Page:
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Do Children with Autism Sleep Less Than Their Typical Peers?


Updated July 21, 2009

Question: Do Children with Autism Sleep Less Than Their Typical Peers?
Do children with autism spectrum disorders have more sleep issues than typically developing children?
Answer: The short answer to this question is -- yes! Several studies support parents' statements that their children with autism have more serious sleep issues than do typically developing children.

According to one Australian study: "The results showed high prevalence of sleep problems with significantly more problems reported in the autism and Asperger groups (Typical children = 50%, autism = 73%, Asperger syndrome = 73%), with no significant differences between groups on severity or type of sleep problem. Children with Asperger syndrome were significantly more likely to be sluggish and disoriented after waking... [In conclusion], children with AD may have more symptoms of sleep disturbance, and different types of sleep problems than children with autism."

Another study notes that adolescents with Asperger syndrome are more likely than their typical peers to suffer from insomnia: "Parental reports indicate that in childhood AS/HFA insomnia is a common and distressing symptom which is frequently associated with coexistent behavior problems. Identification and treatment of sleep problems need to be a routine part of the treatment plan for children with AS/HFA."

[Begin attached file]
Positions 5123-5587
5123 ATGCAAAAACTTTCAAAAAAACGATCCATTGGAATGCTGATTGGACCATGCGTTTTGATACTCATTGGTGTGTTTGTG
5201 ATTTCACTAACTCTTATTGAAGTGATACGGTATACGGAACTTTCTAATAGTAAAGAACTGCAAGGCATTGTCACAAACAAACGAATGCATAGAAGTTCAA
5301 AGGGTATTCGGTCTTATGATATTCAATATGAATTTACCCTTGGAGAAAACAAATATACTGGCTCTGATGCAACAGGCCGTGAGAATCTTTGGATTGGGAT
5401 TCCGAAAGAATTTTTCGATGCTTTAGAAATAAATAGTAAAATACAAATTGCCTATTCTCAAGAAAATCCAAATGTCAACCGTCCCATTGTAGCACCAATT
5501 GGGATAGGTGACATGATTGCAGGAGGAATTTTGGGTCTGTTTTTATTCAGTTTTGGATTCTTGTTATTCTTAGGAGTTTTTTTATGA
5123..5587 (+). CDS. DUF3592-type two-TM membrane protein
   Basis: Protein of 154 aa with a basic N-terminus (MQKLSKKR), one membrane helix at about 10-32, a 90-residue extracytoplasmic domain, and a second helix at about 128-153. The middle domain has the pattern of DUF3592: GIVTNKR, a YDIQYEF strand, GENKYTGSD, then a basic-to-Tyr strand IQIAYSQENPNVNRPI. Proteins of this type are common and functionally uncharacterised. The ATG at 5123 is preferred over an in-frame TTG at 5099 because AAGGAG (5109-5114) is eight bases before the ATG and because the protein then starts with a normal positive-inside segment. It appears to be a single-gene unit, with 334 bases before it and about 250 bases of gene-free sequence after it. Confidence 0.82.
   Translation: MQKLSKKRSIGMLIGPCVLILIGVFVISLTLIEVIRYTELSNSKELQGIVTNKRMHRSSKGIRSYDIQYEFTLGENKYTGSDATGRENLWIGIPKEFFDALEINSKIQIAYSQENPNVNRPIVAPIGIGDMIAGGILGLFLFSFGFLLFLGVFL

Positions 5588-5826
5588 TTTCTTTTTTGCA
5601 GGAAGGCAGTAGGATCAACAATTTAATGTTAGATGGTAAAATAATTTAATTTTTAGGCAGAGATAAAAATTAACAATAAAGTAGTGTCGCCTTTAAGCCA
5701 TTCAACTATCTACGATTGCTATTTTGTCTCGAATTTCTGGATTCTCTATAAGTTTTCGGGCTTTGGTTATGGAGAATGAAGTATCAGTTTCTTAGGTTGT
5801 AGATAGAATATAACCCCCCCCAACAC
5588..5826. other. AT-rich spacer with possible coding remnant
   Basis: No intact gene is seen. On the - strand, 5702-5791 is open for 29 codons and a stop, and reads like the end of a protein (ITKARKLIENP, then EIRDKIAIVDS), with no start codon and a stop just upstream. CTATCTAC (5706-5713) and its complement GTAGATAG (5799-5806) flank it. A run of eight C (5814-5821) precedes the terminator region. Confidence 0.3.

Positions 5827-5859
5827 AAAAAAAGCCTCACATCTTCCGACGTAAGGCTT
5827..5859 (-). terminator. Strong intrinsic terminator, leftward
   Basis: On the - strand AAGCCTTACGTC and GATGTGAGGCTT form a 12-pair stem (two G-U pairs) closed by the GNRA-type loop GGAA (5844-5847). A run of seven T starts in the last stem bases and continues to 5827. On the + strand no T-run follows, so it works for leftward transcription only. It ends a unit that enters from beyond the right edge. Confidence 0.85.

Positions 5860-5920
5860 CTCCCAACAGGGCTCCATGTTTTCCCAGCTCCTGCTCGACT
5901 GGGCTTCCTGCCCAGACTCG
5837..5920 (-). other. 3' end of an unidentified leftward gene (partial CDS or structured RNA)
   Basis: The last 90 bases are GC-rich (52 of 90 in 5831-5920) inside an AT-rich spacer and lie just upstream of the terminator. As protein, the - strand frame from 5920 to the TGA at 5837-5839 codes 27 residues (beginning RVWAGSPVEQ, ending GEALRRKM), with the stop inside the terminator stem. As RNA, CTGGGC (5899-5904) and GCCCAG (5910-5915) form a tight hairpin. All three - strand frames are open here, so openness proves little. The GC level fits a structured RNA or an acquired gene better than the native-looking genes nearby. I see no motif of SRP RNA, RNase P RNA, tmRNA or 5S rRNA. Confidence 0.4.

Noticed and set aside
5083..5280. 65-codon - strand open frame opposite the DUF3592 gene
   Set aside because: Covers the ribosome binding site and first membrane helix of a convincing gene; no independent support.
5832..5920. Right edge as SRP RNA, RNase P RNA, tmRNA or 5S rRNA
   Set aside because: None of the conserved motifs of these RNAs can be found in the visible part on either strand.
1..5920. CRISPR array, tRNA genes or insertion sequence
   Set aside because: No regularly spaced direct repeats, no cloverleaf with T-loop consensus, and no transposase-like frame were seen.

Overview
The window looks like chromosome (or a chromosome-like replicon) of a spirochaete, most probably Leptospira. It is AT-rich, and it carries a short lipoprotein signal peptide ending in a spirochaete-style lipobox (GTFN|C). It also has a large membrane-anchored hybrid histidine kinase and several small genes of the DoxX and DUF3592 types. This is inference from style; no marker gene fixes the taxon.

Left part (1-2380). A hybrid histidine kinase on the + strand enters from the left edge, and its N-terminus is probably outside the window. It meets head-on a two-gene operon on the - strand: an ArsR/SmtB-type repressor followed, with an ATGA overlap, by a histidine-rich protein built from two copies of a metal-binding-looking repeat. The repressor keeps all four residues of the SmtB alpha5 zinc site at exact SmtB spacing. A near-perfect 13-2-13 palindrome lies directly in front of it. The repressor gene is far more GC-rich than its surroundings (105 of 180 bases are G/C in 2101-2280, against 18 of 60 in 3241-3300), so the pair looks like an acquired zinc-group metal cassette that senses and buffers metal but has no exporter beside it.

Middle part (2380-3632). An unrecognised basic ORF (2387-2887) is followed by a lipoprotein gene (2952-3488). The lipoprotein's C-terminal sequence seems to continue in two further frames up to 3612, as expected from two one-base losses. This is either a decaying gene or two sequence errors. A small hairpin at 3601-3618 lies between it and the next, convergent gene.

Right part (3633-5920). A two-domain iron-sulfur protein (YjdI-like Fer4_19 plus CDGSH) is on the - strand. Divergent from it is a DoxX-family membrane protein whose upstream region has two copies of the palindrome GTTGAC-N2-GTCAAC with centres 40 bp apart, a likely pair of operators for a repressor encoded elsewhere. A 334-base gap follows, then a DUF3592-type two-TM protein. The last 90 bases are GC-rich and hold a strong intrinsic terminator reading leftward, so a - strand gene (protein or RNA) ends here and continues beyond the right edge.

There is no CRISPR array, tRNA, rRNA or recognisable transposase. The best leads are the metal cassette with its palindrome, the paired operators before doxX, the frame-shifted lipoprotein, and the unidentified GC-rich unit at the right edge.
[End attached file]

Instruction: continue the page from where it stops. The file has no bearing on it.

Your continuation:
Knowing that your child really does have -- or may acquire -- serious sleep issues is the bad news. The good news, however, is that good sleep hygiene, combined with melatonin, a sleep-supporting supplement, can make a tremendous difference in your child's ability to fall asleep and sleep through the night.


Allik H, Larsson JO, Smedje H. Insomnia in school-age children with Asperger syndrome or high-functioning autism. BMC Psychiatry. 2006 Apr 28;6:18.

Andersen IM, Kaczmarska J, McGrew SG, Malow BA. Melatonin for Insomnia in Children With Autism Spectrum Disorders. J Child Neurol. 2008 Jan 8 [Epub ahead of print]

Malow BA, Marzec ML, McGrew SG, Wang L, Henderson LM, Stone WL. Characterizing sleep in children with autism spectrum disorders: a multidimensional approach. Sleep. 2006 Dec 1;29(12):1563-71.

Xue Ming , Brimacombe M, Chaaban J, Zimmerman-Bier B, Wagner GC.Autism spectrum disorders: concurrent clinical disorders. J Child Neurol. 2008 Jan;23(1):6-13. Epub 2007 Dec 3.

Polimeni MA, Richdale AL, Francis AJ. A survey of sleep problems in autism, Asperger's disorder and typically developing children. J Intellect Disabil Res. 2005 Apr;49(Pt 4):260-8.

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